The biggest upset in Hambletonian history. A trainer sweeping the Hambletonian and Hambletonian Oaks, and a driver winning the Hambletonian in his first drive for his second million-dollar win of the year. The 2022 Hambletonian will go down in history as one of the event's most memorable editions.
With the majority of the focus on the elimination winner and seasonally-unbeaten Rebuff and the two talented fillies — Joviality S and elim winner Jiggy Jog S — it's easy to see how a horse like Cool Papa Bell could be overlooked in this group. The punters certainly dismissed his chances, sending the trotting gelding off at odds of 52-1.
Upsets were already in the cards on Hambletonian Day for driver Todd McCarthy and trainer Jim Campbell. McCarthy guided Kobes Gigi to a 51-1 upset over Test Of Faith in the Lady Liberty, and Jim Campbell sent out Fashion Schooner to a Post 10 upset in the Hambletonian Oaks a few races prior.
The biggest fireworks were yet to come.
As the wings of the gate folded for the 97th edition of the Hambletonian, Rebuff (Tim Tetrick) and Joviality S (Brian Sears) left sharply for position. Joviality S made the lead, with Rebuff gapping in the pocket and Temporal Hanover (Orjan Kihlstrom) able to slide into the pocket spot through a soft :28 opener. Tetrick made his move and cleared to the lead from third, hitting the half in :55.4.
The intensity picked up in that third quarter with Temporal Hanover and Fast As The Wind (Yannick Gingras) starting to apply overland pressure through a 1:24 third station. Jiggy Jog S was situated third over, and Todd McCarthy had Cool Papa Bell advancing along the pylons to have his horse on Joviality's helmet in the pocket.
Once Fast As The Wind gapped off that second over tow, McCarthy found a seam to slingshot Cool Papa Bell into the four path with clear sailing ahead of him. Rebuff started to falter in the stretch, Joviality S had room to duck to his inside and Temporal Hanover still had some gas in the tank. But the horse with the fleetest foot was Cool Papa Bell, who hit the wire a length to the good in a lifetime best 1:51.3 over Temporal Hanover, who bested stablemate Joviality and a hard-closing Jiggy Jog S. Periculum (Mattias Melander) rounded out the top five finishers. Rebuff finished just back of the front five in sixth.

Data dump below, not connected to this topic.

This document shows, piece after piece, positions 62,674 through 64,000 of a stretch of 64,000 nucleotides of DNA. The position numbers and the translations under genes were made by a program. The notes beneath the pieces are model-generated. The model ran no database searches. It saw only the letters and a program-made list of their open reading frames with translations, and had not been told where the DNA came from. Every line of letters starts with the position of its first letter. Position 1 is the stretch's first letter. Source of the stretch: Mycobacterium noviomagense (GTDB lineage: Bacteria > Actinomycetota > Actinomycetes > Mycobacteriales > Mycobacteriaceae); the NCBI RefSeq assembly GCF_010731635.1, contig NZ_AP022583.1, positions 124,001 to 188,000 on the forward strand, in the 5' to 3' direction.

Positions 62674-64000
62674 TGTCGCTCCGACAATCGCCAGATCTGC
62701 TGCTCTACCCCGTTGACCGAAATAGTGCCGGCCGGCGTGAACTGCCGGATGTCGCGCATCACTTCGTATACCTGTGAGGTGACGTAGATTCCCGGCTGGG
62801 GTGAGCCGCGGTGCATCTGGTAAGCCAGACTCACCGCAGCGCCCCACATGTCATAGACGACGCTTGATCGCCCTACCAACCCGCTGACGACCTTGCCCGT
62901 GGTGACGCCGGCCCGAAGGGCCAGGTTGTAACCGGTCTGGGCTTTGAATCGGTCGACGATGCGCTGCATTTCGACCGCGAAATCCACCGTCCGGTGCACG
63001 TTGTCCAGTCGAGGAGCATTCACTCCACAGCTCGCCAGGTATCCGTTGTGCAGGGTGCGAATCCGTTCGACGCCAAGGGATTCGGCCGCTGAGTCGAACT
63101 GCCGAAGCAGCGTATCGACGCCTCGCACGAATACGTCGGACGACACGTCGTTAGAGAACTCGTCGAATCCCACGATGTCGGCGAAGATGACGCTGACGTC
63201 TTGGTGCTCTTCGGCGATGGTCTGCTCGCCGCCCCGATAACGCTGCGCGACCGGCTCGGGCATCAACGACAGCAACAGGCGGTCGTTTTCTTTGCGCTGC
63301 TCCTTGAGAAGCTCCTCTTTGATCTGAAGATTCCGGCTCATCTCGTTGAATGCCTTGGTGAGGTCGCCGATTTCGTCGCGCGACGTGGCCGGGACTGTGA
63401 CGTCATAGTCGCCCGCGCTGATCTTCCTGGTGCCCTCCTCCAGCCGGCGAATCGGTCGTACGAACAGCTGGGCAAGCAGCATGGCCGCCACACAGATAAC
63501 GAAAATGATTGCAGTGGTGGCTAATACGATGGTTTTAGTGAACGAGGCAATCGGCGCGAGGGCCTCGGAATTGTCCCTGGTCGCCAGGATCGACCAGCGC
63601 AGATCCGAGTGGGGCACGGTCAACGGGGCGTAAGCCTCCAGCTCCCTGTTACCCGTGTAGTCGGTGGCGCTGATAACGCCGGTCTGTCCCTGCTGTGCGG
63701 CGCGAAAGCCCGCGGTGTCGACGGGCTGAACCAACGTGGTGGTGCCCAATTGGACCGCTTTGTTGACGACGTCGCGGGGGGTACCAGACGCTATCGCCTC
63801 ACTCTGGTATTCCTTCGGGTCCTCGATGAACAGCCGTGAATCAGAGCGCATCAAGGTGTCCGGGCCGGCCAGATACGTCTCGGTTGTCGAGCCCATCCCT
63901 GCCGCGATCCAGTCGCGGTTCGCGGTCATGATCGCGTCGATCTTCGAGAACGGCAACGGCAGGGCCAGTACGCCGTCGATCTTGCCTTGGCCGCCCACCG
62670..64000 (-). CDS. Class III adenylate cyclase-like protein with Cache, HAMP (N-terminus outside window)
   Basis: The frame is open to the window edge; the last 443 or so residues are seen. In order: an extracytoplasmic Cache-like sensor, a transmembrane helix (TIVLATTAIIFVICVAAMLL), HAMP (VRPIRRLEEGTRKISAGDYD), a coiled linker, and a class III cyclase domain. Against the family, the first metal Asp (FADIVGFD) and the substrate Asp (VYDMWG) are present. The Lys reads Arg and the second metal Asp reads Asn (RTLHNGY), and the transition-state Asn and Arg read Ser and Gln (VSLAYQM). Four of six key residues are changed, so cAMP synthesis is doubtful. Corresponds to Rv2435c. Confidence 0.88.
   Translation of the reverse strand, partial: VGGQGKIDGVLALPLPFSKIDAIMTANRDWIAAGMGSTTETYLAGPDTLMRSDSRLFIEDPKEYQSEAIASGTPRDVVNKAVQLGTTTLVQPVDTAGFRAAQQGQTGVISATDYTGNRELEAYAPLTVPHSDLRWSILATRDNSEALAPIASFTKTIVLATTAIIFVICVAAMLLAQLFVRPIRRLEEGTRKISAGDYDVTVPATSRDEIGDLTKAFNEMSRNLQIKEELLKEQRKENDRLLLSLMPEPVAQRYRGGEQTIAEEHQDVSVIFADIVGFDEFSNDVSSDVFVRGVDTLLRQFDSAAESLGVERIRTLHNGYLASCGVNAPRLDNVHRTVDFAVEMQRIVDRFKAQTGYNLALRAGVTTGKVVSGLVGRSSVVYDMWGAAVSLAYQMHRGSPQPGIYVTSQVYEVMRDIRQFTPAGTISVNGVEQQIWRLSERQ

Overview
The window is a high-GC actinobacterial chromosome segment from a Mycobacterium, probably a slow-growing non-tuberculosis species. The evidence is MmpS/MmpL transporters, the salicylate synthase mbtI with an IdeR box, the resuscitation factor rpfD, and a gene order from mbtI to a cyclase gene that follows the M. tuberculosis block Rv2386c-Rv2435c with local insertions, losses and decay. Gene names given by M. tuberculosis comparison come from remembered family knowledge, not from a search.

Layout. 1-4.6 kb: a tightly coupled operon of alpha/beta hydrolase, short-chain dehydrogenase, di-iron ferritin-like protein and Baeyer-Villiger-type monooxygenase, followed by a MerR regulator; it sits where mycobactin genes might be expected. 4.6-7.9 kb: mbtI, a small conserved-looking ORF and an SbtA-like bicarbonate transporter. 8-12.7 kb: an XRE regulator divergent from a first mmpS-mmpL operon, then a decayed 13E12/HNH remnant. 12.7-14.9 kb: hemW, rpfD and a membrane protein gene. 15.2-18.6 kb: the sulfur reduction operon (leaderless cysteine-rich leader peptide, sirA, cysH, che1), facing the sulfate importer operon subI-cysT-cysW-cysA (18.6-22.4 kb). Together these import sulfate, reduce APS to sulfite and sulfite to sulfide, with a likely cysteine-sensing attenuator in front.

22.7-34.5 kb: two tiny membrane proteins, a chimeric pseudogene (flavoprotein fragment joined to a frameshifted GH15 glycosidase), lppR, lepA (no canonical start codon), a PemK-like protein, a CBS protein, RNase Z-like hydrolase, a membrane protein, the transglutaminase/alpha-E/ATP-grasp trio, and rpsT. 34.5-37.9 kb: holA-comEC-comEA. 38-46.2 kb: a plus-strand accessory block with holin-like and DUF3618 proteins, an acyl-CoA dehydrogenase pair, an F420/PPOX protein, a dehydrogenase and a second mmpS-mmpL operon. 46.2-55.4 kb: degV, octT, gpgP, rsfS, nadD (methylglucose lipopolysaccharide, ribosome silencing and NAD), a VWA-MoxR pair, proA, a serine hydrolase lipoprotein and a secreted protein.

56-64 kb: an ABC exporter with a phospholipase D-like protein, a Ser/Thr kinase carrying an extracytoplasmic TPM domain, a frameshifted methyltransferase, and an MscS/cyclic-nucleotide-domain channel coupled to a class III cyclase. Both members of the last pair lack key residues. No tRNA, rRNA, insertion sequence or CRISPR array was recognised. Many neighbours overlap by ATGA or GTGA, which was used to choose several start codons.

At odds of 52-1, Cool Papa Bell paid $106.00 to win as the biggest upset in Hambletonian history.
James Thomas Bell was known for his speed as a center fielder in Negro league baseball from 1922 to 1946. He is considered to have been one of the fastest men ever to play the game. Runthetable Stables' Scott Farber is a huge baseball fan, and paid homage to the Hall of Famer by renaming 2020 Lexington Selected yearling Seven Year Itch after Bell, whose nickname was "Cool Papa." A son of Chapter Seven - Blk Thai Optional, Cool Papa Bell picked up his fourth win from eight career starts and lifted his lifetime bankroll to $760,999 with the Hambletonian win.
"I'm here with my family, my huge group of friends, with the Campbells in Bergen County, New Jersey, where I grew up, three miles that way," said an emotional Farber in the winner's circle. "Home, my home track, we brought it home."
Jim Campbell, who won the 1995 Hambletonian with Tagliabue, is just the fourth trainer to win the Hambletonian and the Hambletonian Oaks in the same year. He joins Jimmy Takter (twice) and Jan Johnson as trainers to sweep the trotting events.
"It's an unbelievable feeling. Like I've always said all along, The Hambletonian, The Hambletonian Oaks and the Breeders Crowns, they're our biggest races and to win these two races on the same day is just something I never dreamed of.
"I thank all my owners and my crew for support and giving me the horses to train, and especially to my crew for their hard work. They're the ones that do all the hard work behind the scenes."
Campbell doesn't give drivers much in the way of advice before a race, even in a case like this where the horse and pilot have yet to be formally acquainted.
"I never tell a driver how to drive; Todd never drove the horse before, I just told him a couple things about the horse and my last words were to him 'you got to just feel it out and do whatever you feel is best' and he did a good job."
Driver Todd McCarthy joins a rare group of drivers in North American harness racing to win two seven-digit events in the same year. Todd's first million-dollar win came in June when he guided Pebble Beach to victory in the $1 million Pepsi North America Cup at Woodbine Mohawk Park.